Jim Callahan (born July 29, 1946 in Philadelphia, Pennsylvania) was an American football player and author who currently resides in Anna Maria, Florida. Callahan was selected in the 8th round of the 1969 NFL Draft by the Atlanta Falcons; 185 picks after O.J. Simpson, the first player selected that year. Callahan was recruited out of college by future NFL general manager Bobby Beathard and signed a contract with the Falcons one month later.Callahan played wide receiver at Temple University for the 1966, 1967, and 1968 football seasons under head coach George Makris. Prior to enrollment at Temple University, Callahan earned first team All-Catholic League honors at Cardinal Dougherty High School. Callahan scored a touchdown the first 10 times he touched the football in intercollegiate play, leading the New York Times to report facetiously that "Jim Callahan of Temple is in a slump" after the 11th reception of his career did not go for a touchdown.Callahan holds many pre-1971 era Temple Owls football records. These include most career points (218 points), most points in a season (86 points in 1968), most points in a game (30 points verses Bucknell University in 1966), most career touchdowns (36 touchdowns), most touchdowns in a season (14 touchdowns in 1968), most career receptions (105 receptions), most receptions in a season (57 receptions in 1968), most career receiving yards (1,848 yards), most receiving yards in a season (786 yards in 1968), and most career receiving touchdowns (36 touchdowns).Callahan also was on the receiving end of the longest pass play in Temple history; a 90-yard pass thrown by quarterback John Waller against Northeastern University in 1968. His five touchdown receptions against Bucknell in 1966, the most touchdown receptions for one game in Temple history, helped the Temple Owls defeat the Bucknell Bison for the first time in 12 years.After college, Callahan spent the 1969 season with the Alabama Hawks of the Continental Football League; a farm team located in Huntsville, Alabama. He was inducted into the Temple University Hall of Fame in 1981.Callahan authored the book WALLS in 1993 (with a revised edition in 1996). According to Callahan, WALLS is "based on the belief that life is not a series of unrelated random events. There is a process to how people gather and evaluate information and make the choices that direct their life. WALLS offers an opportunity for you to step out of your daily routine and explore some issues that have a tremendous impact on how you direct your life toward the outcome you desire."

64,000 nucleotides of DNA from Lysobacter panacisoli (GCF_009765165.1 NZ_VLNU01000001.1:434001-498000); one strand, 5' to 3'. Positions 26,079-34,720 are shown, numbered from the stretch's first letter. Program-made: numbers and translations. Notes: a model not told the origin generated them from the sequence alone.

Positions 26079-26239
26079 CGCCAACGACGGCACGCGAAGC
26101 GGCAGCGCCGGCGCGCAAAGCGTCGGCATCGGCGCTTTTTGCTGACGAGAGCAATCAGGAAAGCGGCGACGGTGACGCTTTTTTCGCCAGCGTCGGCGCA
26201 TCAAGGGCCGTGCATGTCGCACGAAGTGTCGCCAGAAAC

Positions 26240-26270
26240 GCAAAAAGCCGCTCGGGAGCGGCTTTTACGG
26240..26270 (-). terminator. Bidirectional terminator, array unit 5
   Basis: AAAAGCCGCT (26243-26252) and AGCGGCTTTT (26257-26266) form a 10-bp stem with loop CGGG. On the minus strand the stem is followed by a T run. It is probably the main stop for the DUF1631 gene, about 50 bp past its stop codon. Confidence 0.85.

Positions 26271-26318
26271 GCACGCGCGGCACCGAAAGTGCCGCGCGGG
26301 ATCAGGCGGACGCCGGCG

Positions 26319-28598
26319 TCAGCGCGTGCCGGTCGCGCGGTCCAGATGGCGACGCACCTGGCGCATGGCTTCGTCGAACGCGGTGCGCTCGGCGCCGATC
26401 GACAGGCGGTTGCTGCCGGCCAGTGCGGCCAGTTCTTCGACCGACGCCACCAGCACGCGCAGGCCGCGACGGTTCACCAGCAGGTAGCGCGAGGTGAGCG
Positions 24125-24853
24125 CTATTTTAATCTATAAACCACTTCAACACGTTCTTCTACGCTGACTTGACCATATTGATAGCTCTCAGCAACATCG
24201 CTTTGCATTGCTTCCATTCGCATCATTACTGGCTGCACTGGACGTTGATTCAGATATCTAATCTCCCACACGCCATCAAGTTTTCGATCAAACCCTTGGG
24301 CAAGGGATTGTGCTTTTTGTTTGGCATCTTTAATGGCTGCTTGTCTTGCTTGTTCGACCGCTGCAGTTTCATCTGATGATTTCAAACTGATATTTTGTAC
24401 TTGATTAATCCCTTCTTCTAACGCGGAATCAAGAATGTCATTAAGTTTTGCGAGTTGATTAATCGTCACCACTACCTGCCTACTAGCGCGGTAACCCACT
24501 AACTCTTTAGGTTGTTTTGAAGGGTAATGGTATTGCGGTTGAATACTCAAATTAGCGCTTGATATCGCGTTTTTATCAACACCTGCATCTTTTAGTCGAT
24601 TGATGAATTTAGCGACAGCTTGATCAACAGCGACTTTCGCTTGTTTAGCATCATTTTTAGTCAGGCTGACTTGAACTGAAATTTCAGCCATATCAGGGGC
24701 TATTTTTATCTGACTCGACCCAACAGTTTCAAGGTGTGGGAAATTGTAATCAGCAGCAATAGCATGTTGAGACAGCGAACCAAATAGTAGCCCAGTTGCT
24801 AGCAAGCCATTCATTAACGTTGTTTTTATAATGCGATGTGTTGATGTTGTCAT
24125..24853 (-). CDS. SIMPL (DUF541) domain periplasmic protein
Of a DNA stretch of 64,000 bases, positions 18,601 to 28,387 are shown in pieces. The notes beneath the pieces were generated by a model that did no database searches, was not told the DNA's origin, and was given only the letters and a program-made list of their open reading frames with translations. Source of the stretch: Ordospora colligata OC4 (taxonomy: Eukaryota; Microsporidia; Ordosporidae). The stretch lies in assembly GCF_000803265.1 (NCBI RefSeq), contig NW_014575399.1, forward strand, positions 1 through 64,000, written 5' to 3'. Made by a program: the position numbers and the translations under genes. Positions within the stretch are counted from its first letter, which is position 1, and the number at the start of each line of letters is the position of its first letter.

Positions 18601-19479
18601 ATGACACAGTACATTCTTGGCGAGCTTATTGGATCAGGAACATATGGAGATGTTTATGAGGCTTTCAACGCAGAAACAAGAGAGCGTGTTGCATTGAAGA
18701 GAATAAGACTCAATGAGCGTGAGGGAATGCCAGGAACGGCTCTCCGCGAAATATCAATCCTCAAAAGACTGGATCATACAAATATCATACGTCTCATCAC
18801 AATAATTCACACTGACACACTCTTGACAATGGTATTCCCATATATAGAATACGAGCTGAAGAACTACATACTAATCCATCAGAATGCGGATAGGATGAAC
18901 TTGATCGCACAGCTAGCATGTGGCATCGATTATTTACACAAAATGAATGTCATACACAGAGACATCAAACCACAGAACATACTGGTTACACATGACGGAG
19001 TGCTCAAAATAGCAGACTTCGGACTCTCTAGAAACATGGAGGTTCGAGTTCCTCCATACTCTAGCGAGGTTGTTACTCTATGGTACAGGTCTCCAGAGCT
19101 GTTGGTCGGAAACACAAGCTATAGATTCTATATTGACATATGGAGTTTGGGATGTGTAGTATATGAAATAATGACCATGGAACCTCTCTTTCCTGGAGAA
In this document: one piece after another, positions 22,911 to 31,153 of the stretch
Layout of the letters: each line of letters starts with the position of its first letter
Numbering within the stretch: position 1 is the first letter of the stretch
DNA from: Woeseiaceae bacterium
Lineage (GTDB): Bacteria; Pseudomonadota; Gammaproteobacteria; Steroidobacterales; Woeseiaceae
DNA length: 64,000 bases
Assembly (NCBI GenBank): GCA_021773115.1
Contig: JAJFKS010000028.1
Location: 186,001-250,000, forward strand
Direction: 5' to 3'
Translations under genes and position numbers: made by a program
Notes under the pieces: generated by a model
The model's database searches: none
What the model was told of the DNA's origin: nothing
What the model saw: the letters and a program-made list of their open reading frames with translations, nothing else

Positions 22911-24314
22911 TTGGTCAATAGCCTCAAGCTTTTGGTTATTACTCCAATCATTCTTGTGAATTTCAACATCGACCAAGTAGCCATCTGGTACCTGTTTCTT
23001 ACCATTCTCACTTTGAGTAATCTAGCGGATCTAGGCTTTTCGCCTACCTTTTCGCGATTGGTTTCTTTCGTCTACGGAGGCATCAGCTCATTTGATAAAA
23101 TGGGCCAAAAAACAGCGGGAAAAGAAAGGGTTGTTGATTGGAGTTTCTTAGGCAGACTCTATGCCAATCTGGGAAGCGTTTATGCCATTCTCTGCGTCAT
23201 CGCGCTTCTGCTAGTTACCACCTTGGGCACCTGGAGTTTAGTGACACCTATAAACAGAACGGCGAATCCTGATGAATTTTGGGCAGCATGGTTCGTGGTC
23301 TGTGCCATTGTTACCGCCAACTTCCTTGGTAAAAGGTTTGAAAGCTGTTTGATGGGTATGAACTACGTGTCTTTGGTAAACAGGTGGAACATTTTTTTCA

List of Miami Dolphins in the Pro Football Hall of Fame